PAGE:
Well, my iPod Video finally arrived on Friday, and I'm really pleased with it. I got it scrobbling to my Last.FM profile in no time. Now, all I have to do is spend hours on end ripping all my CD's to it. Still, once I'm finished, my profile will show a truer reflection of my listening habits.
Anyway, sorry it's been a while since my last post (once again!). I've changed my IM client AGAIN! I finally got Kopete working OK, so I'm using that. I don't think it's as good as Pidgin or the Google Talk client. For one thing, both Pidgin and Google Talk tell you when you have a new email in your Googlemail inbox, whereas Kopete doesn't. So, when I change to Kubuntu Gutsy in two months time, I may install Pidgin (assuming Google Talk for Linux doesn't become available in the meantime).
I was also using Kontact for my e-mail for a short while, but I ditched it. As I mentioned previously, I recently decided to stop using Automatix, which I had previously used to install my favourite e-mail client (Thunderbird 2). As the Ubuntu repositories only had Thunderbird 1.5, this left me with a choice - either use Thunderbird 1.5, or a different e-mail client. As it was just as hard to set up Kontact for Googlemail as Thunderbird 1.5, I thought I'd give it a try, but it just wasn't for me. So I decided to install Thunderbird 2 manually.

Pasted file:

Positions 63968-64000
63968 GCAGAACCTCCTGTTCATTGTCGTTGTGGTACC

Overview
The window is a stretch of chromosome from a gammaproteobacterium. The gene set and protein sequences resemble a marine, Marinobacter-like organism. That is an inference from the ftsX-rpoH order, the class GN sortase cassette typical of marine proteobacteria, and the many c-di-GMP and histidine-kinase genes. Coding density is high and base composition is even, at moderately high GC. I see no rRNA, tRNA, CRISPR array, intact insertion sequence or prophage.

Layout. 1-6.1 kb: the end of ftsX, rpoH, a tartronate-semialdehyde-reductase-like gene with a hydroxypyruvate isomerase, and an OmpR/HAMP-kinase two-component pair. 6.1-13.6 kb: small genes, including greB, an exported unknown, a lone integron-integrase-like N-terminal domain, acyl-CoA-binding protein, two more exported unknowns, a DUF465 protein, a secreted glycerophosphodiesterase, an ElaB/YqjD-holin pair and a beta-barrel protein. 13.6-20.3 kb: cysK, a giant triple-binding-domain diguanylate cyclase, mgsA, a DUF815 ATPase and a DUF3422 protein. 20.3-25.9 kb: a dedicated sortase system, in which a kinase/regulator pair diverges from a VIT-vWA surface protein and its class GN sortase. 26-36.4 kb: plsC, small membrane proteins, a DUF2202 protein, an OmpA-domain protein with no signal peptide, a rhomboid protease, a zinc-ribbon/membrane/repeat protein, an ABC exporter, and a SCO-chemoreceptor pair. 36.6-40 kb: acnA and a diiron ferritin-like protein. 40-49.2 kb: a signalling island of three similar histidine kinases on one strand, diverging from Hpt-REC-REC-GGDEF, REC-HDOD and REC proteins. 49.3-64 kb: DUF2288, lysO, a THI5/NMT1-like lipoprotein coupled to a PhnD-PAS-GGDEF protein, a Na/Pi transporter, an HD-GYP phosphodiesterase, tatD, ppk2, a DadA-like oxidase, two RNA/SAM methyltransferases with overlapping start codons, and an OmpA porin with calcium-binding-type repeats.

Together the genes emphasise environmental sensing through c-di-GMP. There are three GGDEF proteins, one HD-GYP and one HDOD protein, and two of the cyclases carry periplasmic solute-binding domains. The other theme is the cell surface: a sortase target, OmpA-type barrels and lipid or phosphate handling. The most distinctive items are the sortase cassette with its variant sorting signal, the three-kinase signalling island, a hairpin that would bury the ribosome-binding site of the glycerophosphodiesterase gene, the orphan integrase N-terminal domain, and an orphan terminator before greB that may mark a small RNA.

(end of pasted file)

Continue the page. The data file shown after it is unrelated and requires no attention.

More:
I'm starting to reach a new level of competence with Linux now. I've passed the point where the command line starts to become easier a couple of months ago, and I'm now quite happy using apt-get and dpkg to install software. I'm now beginning to get more confidence in myself in installing from tarballs as well. I've installed Seamonkey, Thunderbird 2 and NetBeans from tarballs now, and it wasn't hard at all. NetBeans was one of the things I used Automatix for, but I needn't have bothered.
Still, from the sound of things, I won't have to reinstall these three from tarballs when I upgrade to Gutsy. NetBeans appears to be properly available as a deb package for Gutsy, Thunderbird 2 will certainly be in the repository, and so will Iceape, which is a version of Seamonkey. So if I'd waited I wouldn't have had to learn. Never mind, it's still a useful skill to learn.